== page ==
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Due Process v. Ex Post Facto: Why we’re still arguing a Death Penalty case 34 years later

January 4, 2012

1. History, 2. Law, 7. Post-Trial

Due Process v. Ex Post Facto:  Why we’re still arguing a Death Penalty case 34 years later

This case is so old, I’ve added the “History” tag.  Oh for the days when a horse thief was found guilty on Monday and hung on Tuesday.  So you know where we’re heading before we get lost in the decades, SCOTUS has been petitioned to grant cert.  No reaction yet, but I suspect they will grant if what is alleged in the amicus brief is true – that is, on an apparently important constitutional question, the circuit courts are giving contradictory answers.

Here’s the rear-view mirror … Selsor was sentenced to death for a 1975 offense.  He appealed the constitutionality of the death penalty.  This was in the Furman and Gregg days, remember.  His sentence was changed to life.  Not content, he filed a series of appeals with the ultimate winning argument being ineffective assistance of counsel.  I’ll give him credit for perseverance, but also slam the State of Oklahoma – there were two defendants, Selsor and Dodson, yet the state appointed a single public defender to represent both defendants in a joint trial.  Duh.  Selsor got a new trial in 1996, and then his perseverance backfired:  He was found guilty, again, and give the Death Penalty, again.  Sucked to be him.  Catch all the procedural details here.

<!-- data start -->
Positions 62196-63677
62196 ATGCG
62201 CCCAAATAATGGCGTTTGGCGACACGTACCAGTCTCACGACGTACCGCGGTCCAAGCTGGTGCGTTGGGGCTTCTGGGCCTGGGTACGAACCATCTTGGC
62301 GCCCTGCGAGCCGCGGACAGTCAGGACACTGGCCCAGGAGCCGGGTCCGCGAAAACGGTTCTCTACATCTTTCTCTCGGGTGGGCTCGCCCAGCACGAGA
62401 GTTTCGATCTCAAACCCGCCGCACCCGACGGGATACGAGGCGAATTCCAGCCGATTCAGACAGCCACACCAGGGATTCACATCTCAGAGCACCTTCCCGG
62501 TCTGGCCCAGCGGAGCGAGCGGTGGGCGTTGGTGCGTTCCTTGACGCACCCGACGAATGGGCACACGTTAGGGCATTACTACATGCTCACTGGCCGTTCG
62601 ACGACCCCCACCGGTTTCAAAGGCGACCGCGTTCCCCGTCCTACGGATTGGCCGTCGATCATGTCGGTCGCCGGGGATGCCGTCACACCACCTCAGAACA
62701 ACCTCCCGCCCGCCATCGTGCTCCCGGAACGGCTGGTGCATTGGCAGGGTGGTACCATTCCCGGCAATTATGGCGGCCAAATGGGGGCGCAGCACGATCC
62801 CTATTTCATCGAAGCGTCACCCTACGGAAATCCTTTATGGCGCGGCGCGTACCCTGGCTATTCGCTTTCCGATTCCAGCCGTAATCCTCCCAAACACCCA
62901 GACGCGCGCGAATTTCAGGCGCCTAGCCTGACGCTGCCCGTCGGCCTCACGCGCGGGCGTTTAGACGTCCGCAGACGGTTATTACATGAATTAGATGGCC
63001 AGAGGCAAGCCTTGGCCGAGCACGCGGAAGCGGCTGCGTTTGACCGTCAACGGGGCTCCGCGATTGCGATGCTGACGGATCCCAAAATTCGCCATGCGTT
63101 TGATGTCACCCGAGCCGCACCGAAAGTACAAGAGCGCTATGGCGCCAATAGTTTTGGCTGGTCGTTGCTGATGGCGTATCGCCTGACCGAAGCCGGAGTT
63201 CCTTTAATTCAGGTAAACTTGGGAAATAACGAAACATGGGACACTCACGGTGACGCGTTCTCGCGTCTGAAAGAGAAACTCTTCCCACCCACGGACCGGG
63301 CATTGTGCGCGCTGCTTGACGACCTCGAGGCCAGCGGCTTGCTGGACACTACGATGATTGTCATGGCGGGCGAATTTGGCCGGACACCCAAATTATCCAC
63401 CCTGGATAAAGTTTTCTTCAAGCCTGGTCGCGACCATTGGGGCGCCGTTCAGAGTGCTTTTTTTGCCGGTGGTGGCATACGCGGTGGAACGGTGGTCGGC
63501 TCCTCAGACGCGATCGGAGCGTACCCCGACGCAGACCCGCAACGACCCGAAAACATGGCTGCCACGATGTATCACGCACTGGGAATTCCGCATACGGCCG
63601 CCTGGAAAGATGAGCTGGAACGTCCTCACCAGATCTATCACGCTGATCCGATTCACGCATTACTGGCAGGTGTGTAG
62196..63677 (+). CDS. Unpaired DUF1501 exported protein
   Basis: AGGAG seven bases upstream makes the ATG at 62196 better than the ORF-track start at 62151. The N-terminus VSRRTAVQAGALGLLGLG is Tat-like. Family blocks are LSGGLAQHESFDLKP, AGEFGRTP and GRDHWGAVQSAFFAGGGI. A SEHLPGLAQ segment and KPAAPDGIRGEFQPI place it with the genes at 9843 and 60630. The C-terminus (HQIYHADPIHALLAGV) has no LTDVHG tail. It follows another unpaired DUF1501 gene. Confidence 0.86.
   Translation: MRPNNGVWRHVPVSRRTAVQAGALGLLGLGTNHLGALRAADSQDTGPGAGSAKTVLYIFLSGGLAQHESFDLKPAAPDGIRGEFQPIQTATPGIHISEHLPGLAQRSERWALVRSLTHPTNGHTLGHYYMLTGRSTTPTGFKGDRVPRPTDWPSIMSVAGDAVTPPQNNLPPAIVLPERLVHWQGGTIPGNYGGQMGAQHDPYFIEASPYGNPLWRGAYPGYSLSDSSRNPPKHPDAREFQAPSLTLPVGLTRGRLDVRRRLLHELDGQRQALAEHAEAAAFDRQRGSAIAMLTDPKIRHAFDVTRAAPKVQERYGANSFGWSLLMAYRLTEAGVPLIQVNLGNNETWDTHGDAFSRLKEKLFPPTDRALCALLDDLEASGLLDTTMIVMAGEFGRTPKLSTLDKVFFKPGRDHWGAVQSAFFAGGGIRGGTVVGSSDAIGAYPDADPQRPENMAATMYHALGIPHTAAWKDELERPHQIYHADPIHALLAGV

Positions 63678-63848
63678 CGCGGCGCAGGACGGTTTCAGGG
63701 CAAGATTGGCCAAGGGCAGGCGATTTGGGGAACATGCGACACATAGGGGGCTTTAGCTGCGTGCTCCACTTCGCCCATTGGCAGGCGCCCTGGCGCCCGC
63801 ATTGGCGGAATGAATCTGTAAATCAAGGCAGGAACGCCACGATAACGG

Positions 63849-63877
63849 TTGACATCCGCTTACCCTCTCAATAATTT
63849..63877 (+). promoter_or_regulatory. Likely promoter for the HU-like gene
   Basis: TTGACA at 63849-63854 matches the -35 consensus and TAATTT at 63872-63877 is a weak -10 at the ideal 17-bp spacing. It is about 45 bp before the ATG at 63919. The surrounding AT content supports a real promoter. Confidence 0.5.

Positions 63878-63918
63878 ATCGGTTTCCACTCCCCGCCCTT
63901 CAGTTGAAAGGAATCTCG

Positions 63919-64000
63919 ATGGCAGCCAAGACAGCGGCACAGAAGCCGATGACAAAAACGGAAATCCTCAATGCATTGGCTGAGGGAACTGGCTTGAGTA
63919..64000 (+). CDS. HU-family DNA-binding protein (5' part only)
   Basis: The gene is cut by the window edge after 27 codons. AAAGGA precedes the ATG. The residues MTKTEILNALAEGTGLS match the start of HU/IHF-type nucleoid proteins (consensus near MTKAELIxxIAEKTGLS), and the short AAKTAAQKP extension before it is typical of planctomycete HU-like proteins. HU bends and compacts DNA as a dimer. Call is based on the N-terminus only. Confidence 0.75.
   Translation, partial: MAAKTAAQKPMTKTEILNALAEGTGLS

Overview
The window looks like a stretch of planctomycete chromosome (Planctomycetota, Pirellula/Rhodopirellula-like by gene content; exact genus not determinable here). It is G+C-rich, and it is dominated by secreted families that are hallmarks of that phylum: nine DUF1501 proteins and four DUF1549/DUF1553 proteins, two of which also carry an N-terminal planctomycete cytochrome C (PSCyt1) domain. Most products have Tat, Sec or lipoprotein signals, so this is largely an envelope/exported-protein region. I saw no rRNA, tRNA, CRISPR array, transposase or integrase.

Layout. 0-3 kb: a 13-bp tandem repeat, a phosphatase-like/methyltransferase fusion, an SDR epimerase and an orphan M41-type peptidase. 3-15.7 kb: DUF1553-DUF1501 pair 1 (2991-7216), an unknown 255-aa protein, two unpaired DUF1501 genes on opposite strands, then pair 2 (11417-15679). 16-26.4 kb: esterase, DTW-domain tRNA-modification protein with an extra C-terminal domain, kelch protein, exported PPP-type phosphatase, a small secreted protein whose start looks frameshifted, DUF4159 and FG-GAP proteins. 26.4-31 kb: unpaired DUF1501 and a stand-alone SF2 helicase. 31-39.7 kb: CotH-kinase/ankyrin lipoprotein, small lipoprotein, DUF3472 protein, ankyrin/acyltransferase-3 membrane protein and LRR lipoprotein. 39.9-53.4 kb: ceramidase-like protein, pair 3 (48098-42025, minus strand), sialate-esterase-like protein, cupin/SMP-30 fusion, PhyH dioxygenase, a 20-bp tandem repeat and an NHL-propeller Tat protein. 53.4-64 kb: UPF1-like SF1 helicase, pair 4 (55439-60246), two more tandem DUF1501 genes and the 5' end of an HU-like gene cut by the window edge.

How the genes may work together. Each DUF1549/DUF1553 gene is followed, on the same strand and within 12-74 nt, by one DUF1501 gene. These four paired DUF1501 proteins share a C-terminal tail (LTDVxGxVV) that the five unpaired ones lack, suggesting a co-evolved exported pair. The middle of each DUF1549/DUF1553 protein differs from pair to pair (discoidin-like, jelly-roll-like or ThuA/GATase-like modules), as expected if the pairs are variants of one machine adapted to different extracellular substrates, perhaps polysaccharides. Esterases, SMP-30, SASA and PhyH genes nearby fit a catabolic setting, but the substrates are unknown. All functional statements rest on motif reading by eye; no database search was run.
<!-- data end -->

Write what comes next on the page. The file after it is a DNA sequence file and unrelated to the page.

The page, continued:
The instant appeal has to do with the re-imposition of the death sentence.  As of the latest appeal, it stands.  A group of law professors has filed an amicus brief to coincide with the cert petition.  Catch it here.  Unfortunately, we don’t have the benefit of petitioner’s brief yet, so we’re relying purely on the amicus.

Here’s their Summary of Argument: